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Furloughs increase states long-term costs
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SACRAMENTO  (AP) — State worker furloughs saved California $5 billion over five years but left taxpayers on the hook for $1 billion in unused vacation because employees banked many of their paid days off while they were forced to stay home, according to a report released Thursday.

The accumulated leave time greatly increased the state's cash liabilities because employees must be paid for the unused time off when they quit or retire from their government jobs, the nonpartisan Legislative Analyst's Office found.

Payments to employees for accrued leave time are now at historic levels, reaching nearly $270 million in the last fiscal year.

The furloughs began in February 2009 as a way to help close ongoing state budget deficits. But the report says many workers simply used furloughs for time off instead of their normal vacation days.

California's long-term liability to pay employee leave balances now is $3.9 billion annually, of which $2.1 billion comes from the state's general fund. The $3.9 billion amounted to 27 percent of all state salary costs, a greater percentage than for most other public and private employers.

Each day of unpaid leave amounted to a pay cut of about 5 percent. That cost the average state worker about $21,000 over the last five years, but also increased their overall time off by about 50 percent.

The furloughs started under Gov. Arnold Schwarzenegger and continued under Democratic Gov. Jerry Brown but are scheduled to end this July. Spokesmen for Brown and the state Department of Finance referred inquiries about the analyst's report to the California Department of Human Resources.

"The governor is developing policies to cut leave balances at the same time that he's stabilizing the state budget," said Human Resources spokeswoman Pat McConahay. But she couldn't give specifics or say when those policies might be revealed.

"Basically the problem, just like the deficit, is a carry-over from a prior era," she said. "Employees were furloughed for a short-term savings, and it has left us with a long-term debt."

The average employee had 79 furlough days during the five years the unpaid time off was imposed, ranging from 12 for California Highway Patrol officers to 94 for prison guards, engineers, scientists, attorneys and park rangers.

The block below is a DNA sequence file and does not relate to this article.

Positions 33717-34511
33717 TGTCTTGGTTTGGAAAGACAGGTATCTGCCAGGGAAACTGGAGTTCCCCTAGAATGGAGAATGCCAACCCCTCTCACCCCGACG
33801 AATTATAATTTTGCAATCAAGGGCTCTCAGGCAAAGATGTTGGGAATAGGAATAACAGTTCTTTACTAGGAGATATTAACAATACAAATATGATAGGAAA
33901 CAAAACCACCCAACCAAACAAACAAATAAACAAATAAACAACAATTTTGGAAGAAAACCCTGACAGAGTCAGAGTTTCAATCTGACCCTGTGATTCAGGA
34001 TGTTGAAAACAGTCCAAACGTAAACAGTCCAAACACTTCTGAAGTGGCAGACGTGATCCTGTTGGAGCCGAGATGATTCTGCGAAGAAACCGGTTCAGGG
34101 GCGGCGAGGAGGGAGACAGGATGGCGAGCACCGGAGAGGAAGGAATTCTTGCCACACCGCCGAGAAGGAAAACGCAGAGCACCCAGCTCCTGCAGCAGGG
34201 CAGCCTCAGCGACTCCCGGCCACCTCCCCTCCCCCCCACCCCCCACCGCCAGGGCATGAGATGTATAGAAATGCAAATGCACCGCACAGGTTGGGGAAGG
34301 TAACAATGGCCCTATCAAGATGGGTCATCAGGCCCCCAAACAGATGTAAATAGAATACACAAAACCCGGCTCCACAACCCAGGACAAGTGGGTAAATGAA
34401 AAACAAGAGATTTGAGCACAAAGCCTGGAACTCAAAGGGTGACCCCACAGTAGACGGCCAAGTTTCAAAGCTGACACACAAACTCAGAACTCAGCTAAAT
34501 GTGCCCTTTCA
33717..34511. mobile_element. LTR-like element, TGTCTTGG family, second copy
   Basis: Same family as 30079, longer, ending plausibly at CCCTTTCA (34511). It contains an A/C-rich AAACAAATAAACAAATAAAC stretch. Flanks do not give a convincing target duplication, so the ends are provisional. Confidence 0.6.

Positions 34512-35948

The average state employee's annual leave balance increased by 16 days during the five-year period. The state will have to pay employees for that time unless they are forced to take their vacation days.

The report by the nonpartisan analyst recommends that the state do just that:

— The Legislature could require state workers to take their time off or lose it in the future, rather than banking it to inflate their payout upon retirement. Existing leave balances can't be reduced because employees have already earned the time off, the analyst said.

— Agencies could enforce the state's existing cap on how many vacation days employees can accrue. Most employees are supposed to bank no more 640 hours, the equivalent of four months' vacation. But nearly 24,000 of the 215,000 employees who work for state agencies — roughly 11 percent — have leave balances greater than what is allowed by state policy. The cap "seemed totally ineffective," the analyst found.

— The state could buy back some of the unused time now rather than waiting to pay employees for it later.

The report notes that California gives state workers more paid days off each year, along with more generous pension and health care benefits, than are typical for employees nationwide. Unlike many employees, state workers can cash out their unused vacation days as well as unpaid overtime and holiday credit.

The state also is more generous in letting its employees bank their unused vacation time. While California employees are supposed to accrue no more than 80 days, the federal government caps leave balances at 30 days. Caps of between 20 days and 40 day are typical among both public and private employers, the analyst said.

Some California state workers have received lump sum payments at retirement of hundreds of thousands of dollars, the report said. That has led to adverse publicity, particularly when employees have been paid for months of accrued leave above what was permitted by state policy.